Installing an In-Tank Fuel Pumpas published in BritishV8 Magazine, Volume XVI Issue 2, October 2008
by: Kelly Stevenson
In this article I'll describe how we installed an in-tank fuel-pump in my MGB. The conversion of my 1978 MGB tourer to Ford 5.0L V8 power was initially completed in May 2005. From the beginning, my conversion featured electronic fuel injection, but the initial installation featured an external fuel pump. That external fuel pump worked, but there are significant advantages to moving the fuel pump into the fuel tank. Most modern OEM installations have in-tank fuel pumps because they're quieter. They're also usually less susceptible to supply problems when the fuel level is low and when fuel is sloshing around during spirited driving.
Obviously, fitting an in-tank fuel pump requires cutting into the tank.
I suppose the traditional approach might be to cut and weld, but I believe
it's best to start with a brand-new tank and to preserve its modern,
corrosion-inhibiting coatings by soldering instead of by welding.
After shopping around, I ordered a new "Spectra Premium" 1977-80 spec MGB fuel tank from an eBay merchant. The cost for the tank, including shipping, is about $189. (Note: 1977-80 fuel tanks are most easily identified by their short, straight-up, fuel-fuller inlet.)
Editor's Notes: Spectra Premium Industries' MGB fuel tanks are made in Canada
from U.S. Steel's "Ni-Terne" material. The annealed cold-rolled steel sheet is
first processed to apply a thin flash coating of electrodeposited nickel,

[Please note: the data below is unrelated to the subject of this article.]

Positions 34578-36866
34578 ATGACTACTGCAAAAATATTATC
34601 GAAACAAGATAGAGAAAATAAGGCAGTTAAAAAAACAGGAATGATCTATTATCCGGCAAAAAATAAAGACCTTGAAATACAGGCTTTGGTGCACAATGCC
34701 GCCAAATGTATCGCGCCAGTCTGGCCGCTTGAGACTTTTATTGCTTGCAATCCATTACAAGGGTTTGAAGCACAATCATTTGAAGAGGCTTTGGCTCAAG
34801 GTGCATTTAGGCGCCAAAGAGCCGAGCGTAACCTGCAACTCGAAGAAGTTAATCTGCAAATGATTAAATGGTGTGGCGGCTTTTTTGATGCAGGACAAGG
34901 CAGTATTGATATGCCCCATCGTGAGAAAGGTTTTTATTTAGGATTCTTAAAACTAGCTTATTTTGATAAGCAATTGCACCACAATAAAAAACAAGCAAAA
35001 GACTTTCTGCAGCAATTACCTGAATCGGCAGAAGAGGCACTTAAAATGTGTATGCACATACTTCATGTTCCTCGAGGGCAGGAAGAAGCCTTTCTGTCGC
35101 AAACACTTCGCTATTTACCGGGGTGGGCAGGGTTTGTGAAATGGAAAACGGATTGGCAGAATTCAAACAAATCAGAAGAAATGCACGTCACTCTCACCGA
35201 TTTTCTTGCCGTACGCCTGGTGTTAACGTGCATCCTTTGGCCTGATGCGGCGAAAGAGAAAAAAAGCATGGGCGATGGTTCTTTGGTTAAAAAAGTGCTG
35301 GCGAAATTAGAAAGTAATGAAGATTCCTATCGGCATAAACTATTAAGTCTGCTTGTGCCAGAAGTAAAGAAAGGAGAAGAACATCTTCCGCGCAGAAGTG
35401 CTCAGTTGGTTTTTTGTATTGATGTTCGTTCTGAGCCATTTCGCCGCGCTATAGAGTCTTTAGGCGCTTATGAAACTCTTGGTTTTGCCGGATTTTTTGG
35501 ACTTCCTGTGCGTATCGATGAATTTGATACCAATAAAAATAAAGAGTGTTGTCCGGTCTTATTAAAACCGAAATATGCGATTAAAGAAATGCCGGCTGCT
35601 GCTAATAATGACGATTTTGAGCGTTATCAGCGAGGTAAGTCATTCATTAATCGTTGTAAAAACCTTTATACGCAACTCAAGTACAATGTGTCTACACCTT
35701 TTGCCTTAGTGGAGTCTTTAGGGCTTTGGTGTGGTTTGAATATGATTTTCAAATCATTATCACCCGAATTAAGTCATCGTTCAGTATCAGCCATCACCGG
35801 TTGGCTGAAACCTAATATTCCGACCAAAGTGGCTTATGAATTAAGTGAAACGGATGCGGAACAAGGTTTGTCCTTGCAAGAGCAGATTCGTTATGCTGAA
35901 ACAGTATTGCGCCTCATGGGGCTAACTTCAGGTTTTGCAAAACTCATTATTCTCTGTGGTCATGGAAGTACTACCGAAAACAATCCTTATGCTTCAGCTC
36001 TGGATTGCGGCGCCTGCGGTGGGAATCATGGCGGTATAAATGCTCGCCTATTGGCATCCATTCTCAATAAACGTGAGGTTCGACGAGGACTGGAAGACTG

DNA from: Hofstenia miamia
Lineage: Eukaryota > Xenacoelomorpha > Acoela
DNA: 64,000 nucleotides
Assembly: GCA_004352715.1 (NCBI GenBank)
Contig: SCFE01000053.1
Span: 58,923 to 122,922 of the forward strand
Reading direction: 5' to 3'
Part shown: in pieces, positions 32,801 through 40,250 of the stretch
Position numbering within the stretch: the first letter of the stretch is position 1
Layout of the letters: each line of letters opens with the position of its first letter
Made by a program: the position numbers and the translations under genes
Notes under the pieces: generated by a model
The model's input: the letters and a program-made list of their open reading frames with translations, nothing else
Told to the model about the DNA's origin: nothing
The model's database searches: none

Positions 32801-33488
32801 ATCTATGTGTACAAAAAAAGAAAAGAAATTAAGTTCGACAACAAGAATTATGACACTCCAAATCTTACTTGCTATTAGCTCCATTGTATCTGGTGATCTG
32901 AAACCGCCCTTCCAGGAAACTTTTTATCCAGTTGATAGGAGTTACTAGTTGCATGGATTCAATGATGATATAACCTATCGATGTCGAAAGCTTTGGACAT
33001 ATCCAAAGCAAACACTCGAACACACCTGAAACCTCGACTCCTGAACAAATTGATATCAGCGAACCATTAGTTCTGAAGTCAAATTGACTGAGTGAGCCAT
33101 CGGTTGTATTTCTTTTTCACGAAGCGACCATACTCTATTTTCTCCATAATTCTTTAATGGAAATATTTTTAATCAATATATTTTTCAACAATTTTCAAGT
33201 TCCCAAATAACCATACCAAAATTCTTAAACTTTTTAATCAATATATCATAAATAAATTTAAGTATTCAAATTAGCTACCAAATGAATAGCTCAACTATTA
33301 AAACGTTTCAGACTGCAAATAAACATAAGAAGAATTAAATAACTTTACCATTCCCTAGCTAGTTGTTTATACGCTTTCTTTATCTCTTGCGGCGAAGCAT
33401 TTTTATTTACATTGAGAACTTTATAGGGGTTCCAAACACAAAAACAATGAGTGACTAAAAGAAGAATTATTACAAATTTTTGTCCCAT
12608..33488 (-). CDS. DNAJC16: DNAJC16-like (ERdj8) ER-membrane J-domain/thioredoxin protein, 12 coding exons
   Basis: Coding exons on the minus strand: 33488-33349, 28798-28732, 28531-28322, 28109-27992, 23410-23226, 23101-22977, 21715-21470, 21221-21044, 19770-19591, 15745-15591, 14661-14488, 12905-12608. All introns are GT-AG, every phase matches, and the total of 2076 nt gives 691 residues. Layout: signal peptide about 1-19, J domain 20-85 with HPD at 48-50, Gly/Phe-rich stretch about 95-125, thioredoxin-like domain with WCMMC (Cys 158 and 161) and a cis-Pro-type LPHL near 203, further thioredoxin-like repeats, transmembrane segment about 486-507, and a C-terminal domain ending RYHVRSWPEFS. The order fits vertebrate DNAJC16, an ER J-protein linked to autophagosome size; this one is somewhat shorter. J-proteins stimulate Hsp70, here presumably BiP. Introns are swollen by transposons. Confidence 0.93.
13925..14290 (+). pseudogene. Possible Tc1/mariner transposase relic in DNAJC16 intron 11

and then it's given a hot-dip lead-tin alloy coating. The nickel base coat
gives Ni-Terne steel an extra measure of corrosion resistance compared to U.S.
Steel's regular "Terne" steel sheet and also compared to traditional
galvanizing, which isn't readily available anymore. It should also be pointed
out that the Ni-Terne coating protects both interior and exterior surfaces of
the fuel tank from surface corrosion.
Spectra Premium tanks are available directly from Moss Motors and Moss distributors. Moss also sells British Motor Heritage brand fuel tanks, which are more appropriate to use for concours restorations because they're made in England on original MG tooling from plain steel sheet. British Motor Heritage fuel tanks arrive painted black.
Painting the Spectra Premium fuel tanks isn't required or even recommended. Per Kelvin Dodd at Moss Motors, for best paint adhesion you must clean the tank very, very carefully to remove the oily film that covers it.
Notice: we have not measured or compared a Spectra Premium MGB fuel tank to determine if they provide the same or more mounting depth for an in-tank fuel pump as compared to original OEM or other aftermarket MGB fuel tanks. You should measure before cutting...
After the flange is soldered in, the module just drops in... but that's not the end of the job.
What about the fuel pump? I selected a modular fuel pump from a 1999 Chevrolet
Malibu. This fuel pump is convenient to use because it mates to a relatively
simple round flange in the horizontal top surface of a fuel tank. The Malibu
fuel pump module has more features than I chose to use - specifically it has
a built-in fuel level sensor. I won't be using this feature, so I removed the
float. I believe this pump's flow capacity is about 30 gallons per hour.